US S&P PMI January Prelim: Breakdown
Major Event, US

US S&P PMI January Prelim: Breakdown

On Wednesday, the 24th of January, S&P released its January preliminary PMI report for the US.
Here’s the breakdown.

The latest data for the US S&P Composite PMI indicates an actual value of 52.3, surpassing the forecast of 51 and the previous figure of 50.9.
In the services sector, the US S&P Services PMI was 52.9, exceeding the forecast of 51.5 and the previous figure of 51.4.
For manufacturing, the US S&P Manufacturing PMI was 50.3, surpassing the forecast of 47.6 and the previous figure of 47.9.
These numbers suggest an overall improvement, stronger expansion in services, and a turnaround in manufacturing activity.

In the US, businesses experienced a robust start to the year, marked by the sharpest increase in output growth in seven months.
Service providers led the expansion, compensating for a decline in manufacturing output due to ongoing supply challenges.
Despite this, there was a widespread improvement in demand, with stronger new orders for goods and services, contributing to a 20-month high in business confidence for the upcoming year.
While input costs rose at a slightly softer pace, firms increased selling prices at the slowest rate since May 2020.
Additionally, companies added to their workforce at a modest pace, accompanied by a rise in backlogs of work for the first time in ten months.

Output & Demand
The Composite Output Index for January rose to 52.3 from December’s 50.9, indicating the fastest increase in business activity since June 2023.
The expansion was driven by service providers, while manufacturing firms experienced a moderate drop in activity, albeit less severe than in December.
New business saw its sharpest growth since June 2023, with both manufacturers and service providers contributing to the upturn. However, new export orders declined for the second consecutive month, primarily due to a faster drop in manufacturing new export sales.
Despite this, businesses expressed heightened optimism for the outlook, reaching the highest level since May 2022, driven by expectations of improving demand conditions and investment.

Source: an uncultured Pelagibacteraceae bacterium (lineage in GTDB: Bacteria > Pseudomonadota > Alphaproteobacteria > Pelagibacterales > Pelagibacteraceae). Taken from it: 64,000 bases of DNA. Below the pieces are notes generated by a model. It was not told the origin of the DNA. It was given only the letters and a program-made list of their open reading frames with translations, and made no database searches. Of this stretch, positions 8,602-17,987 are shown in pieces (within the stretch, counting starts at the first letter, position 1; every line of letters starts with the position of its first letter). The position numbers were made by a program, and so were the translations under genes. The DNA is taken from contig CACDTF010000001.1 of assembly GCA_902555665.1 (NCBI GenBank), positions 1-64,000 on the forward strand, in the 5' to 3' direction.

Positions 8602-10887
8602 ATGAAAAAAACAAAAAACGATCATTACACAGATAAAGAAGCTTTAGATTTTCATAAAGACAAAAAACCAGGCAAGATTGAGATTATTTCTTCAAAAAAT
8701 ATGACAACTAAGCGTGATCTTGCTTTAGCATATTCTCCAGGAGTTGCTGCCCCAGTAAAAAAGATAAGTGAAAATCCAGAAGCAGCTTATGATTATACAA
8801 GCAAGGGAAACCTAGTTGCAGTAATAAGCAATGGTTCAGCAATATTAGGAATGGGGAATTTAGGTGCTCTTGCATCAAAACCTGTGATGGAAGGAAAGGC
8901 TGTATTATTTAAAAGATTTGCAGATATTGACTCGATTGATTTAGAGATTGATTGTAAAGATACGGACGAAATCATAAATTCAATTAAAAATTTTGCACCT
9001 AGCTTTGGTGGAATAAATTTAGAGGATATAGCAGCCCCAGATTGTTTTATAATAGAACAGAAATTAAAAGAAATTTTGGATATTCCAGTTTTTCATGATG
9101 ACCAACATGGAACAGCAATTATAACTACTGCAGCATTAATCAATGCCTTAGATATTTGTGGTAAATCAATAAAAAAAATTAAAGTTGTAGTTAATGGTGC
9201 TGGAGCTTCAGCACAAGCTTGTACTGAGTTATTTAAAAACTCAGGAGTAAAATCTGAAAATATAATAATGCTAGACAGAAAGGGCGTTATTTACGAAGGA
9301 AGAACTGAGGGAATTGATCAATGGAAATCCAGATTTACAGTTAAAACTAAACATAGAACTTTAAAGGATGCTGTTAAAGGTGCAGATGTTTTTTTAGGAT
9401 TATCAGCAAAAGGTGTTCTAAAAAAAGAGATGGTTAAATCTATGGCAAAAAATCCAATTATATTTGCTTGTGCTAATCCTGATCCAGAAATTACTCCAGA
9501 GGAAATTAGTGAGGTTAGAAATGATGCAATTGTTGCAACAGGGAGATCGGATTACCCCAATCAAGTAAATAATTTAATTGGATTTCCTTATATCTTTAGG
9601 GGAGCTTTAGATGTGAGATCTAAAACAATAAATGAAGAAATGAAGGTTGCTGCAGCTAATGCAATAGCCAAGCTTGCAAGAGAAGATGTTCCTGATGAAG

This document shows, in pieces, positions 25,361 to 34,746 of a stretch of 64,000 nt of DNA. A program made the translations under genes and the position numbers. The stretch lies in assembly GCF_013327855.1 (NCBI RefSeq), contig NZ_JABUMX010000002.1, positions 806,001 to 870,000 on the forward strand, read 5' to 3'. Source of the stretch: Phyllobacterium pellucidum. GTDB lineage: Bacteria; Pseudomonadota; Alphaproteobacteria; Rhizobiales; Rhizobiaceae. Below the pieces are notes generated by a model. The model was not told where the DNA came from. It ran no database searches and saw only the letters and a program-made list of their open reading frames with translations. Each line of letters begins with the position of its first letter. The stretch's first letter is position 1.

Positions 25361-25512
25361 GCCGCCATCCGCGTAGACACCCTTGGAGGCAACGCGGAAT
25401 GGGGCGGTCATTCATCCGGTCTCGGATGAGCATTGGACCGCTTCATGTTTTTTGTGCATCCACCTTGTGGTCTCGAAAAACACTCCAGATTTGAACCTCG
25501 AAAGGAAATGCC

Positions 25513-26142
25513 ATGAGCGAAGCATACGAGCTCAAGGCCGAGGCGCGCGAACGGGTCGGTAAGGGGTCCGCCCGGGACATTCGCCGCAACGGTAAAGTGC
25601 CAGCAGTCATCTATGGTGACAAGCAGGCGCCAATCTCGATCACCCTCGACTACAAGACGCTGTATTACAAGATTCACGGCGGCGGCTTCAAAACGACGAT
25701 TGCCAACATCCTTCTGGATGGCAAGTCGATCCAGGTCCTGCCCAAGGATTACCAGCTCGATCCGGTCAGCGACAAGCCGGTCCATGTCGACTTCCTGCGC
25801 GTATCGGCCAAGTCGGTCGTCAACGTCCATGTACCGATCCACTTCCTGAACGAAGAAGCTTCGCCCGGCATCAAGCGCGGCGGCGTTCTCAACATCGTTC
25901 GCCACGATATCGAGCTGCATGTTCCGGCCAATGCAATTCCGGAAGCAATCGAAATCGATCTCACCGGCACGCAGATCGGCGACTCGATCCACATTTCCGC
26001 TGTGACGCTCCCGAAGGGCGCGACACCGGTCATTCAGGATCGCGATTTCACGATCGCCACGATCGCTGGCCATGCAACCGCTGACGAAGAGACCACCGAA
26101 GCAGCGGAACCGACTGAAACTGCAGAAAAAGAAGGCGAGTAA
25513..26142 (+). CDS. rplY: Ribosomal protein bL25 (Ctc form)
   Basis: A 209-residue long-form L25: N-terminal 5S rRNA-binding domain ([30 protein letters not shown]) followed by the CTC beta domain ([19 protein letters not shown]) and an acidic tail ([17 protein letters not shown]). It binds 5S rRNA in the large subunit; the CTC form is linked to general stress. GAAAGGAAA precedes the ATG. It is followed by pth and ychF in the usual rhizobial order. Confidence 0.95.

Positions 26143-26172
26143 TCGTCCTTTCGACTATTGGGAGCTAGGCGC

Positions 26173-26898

In January, US companies reported a slight increase in employment, albeit at a slower pace than in December.
The marginal rise, the second-softest since August, was attributed to increased business requirements, the hiring of skilled workers for longstanding vacancies, and efforts to address backlogs of work.
Labor shortages were noted as a constraint on hiring.
The growth in outstanding work, driven by service providers, marked the first expansion since April, while manufacturers experienced a slower but still notable drop in work-in-hand.

At the beginning of the year, inflationary pressures eased as input prices increased at a slower pace, marking the second-weakest rate since October 2020.
However, goods producers, particularly in manufacturing, experienced a sharper uptick in cost burdens, driven by challenges in sourcing materials and increased transportation and fuel costs.
There was a sectoral divergence in selling prices, with service providers indicating the slowest rise in output charges since June 2020, while manufacturers raised prices at the steepest rate since April 2023 to offset higher costs.
Overall, average prices for goods and services increased at a much-reduced rate in January, the smallest monthly rise since May 2020.